By Sam Sooppersaud
There is a saying that goes like this: “It’s better late than never.” If someone plans to embark on a task, but because of extenuating circumstances that person finds himself not able to do so, then when he has the time he should try to accomplish his goal. This, so rightly applies to me. Since the end of the 2017 New York Public Schools Athletic League (PSAL) cricket season, I had planned to do an article on the ten years of the tournament. But it is only now that I am able to sit at my laptop and do this short piece.
Firstly, let me extend heartiest congratulations to the main administrators of the PSAL cricket program: Cricket Coordinator Lorna Austin, Cricket Commissioner Bassett Thompson and Assistant Cricket Commissioner Ricky Kissoon. These folks have worked so diligently and assiduously to ensure that the program is a resounding success. I unequivocally say that the program is a “success.” Kudos must also go to the rest of the staff who worked behind the scenes, to pull off the program, year after year.
The PSAL Varsity Co-ed cricket program commenced in 2008. In less than a month from now, on March 1st, a new season starts. It’s the 11th year of PSAL cricket. Last year thirty High schools participated in the three-month program: New York City Department of Education High schools in the Bronx, Manhattan, Brooklyn, and Queens. Schools in Staten Island were not in the tournament. The majority of the over 200 games are played after school is dismissed during the week. Some games are scheduled for Saturdays. I guess that traveling time is a consideration for not having the Staten Island schools involved at this time.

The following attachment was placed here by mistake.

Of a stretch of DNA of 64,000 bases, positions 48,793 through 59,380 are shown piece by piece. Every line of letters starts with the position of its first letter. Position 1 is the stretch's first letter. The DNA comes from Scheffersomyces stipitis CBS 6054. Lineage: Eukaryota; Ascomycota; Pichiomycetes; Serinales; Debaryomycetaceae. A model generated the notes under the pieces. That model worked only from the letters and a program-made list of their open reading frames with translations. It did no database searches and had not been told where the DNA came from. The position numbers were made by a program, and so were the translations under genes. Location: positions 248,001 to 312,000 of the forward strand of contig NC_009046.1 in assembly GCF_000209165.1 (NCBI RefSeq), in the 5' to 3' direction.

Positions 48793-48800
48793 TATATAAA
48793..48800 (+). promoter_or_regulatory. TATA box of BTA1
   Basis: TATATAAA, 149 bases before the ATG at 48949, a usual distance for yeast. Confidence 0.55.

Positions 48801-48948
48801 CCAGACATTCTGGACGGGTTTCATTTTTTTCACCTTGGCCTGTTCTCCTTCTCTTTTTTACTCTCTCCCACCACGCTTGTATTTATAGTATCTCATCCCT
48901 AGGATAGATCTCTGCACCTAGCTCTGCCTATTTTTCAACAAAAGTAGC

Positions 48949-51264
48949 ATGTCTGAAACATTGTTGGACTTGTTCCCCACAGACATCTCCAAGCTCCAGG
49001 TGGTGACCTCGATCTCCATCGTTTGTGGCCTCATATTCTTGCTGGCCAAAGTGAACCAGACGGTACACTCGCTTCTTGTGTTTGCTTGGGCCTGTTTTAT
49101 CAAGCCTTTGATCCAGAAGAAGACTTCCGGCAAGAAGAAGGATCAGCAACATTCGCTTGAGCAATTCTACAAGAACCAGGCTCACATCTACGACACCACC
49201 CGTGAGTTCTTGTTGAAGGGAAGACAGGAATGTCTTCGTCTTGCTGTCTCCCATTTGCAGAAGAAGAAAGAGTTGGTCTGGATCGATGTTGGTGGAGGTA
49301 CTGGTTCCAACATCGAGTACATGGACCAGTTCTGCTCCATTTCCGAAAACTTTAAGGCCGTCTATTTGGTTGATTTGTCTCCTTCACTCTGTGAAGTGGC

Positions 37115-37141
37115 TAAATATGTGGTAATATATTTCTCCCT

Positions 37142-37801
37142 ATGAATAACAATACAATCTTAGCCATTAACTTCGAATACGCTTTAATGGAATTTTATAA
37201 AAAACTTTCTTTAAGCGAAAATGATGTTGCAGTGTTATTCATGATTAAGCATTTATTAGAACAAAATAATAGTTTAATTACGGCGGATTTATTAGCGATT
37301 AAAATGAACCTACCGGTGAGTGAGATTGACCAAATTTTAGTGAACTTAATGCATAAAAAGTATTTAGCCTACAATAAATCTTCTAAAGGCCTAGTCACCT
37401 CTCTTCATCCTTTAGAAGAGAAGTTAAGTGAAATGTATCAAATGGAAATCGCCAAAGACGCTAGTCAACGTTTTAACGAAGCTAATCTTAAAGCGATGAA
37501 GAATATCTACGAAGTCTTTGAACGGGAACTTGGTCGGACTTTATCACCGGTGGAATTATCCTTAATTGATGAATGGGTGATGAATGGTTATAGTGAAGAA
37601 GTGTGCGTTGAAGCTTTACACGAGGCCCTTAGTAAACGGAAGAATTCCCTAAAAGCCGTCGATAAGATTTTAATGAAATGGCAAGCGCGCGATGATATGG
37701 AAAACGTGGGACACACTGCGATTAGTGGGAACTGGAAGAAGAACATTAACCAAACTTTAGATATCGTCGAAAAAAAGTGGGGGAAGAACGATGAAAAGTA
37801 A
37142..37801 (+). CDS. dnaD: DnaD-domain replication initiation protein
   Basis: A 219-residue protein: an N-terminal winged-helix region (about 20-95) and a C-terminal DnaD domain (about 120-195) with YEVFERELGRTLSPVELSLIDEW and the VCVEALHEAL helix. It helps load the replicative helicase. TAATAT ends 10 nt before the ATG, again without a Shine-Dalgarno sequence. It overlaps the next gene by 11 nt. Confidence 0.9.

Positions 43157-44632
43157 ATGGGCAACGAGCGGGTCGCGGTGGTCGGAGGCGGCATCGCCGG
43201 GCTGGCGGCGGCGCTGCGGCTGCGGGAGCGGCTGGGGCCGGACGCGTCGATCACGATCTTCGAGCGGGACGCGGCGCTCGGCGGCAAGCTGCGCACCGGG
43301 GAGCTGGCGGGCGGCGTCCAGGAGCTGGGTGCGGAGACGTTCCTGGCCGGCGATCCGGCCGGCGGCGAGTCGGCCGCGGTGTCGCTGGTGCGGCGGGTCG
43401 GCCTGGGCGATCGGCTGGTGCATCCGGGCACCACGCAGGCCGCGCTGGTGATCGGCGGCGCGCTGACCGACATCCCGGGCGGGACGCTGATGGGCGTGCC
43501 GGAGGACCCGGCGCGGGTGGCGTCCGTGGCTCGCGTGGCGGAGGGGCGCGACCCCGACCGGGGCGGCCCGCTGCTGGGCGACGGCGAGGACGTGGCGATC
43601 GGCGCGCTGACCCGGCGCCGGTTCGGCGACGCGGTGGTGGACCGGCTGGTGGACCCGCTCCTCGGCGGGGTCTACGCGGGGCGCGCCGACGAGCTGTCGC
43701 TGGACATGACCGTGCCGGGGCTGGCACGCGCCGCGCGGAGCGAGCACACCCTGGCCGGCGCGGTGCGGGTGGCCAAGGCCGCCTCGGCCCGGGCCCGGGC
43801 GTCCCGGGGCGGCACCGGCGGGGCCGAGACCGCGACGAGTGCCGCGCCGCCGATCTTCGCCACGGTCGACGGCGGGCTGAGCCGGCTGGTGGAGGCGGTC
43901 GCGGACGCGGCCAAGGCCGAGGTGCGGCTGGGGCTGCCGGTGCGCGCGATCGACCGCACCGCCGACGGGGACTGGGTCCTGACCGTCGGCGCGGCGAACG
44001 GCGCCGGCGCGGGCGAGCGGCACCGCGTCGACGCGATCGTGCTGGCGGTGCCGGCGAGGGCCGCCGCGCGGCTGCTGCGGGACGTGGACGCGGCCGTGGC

During the first 10 years of the tournament, six schools have shared the championships – Newcomers (2), Long Island City (2), John Adams (2), Richmond Hill (2), FDR (1) and William Bryant (1). With each succeeding season, the cricket has become more exciting, more competitive and boasts an increased fan base. At times, you will find hundreds of fans flocking the cricket parks in Queens, Brooklyn and the Bronx, enjoying exciting Twenty20 cricket, played by the young cricket stars of the future.
Being a former teacher I can’t help but equate performance in terms of a grade. Consequently, I will give a grade to various portions associated with the program. Administration: Scheduling B, Hands-on B, Processes C, Seeing to Field Readiness C. Umpiring C. Let us look at scheduling. To begin with 12 games per school are too many. A 10-game schedule is more in tune. We should realize that most of the games are played after school is dismissed. And players do not get home until after 9:00 p.m., at the conclusion of games. They are students and they need time to do their homework. They need to get an adequate amount of sleep.
We sometimes find that a school is playing three matches in one week. This is very disruptive to the student’s study program. In terms of cancelled games, in all cricket tournaments, once a game is rained out it is considered finished, completed, and gone.
But, in the PSAL cricket tournament rained out games are rescheduled. This puts an added burden on everyone: the players, the coaches, the administrators of the program, and the umpires. There are other factors that are also affected. But I think I have made it clear here that rained-out games should not be rescheduled. I should point out however, that I have brought up this problem with the folks at PSAL. Their answer is they want the kids to play as many games as possible. I feel that the real reason is, “More games, bigger budgets.” What is the now familiar saying? “Follow the money.”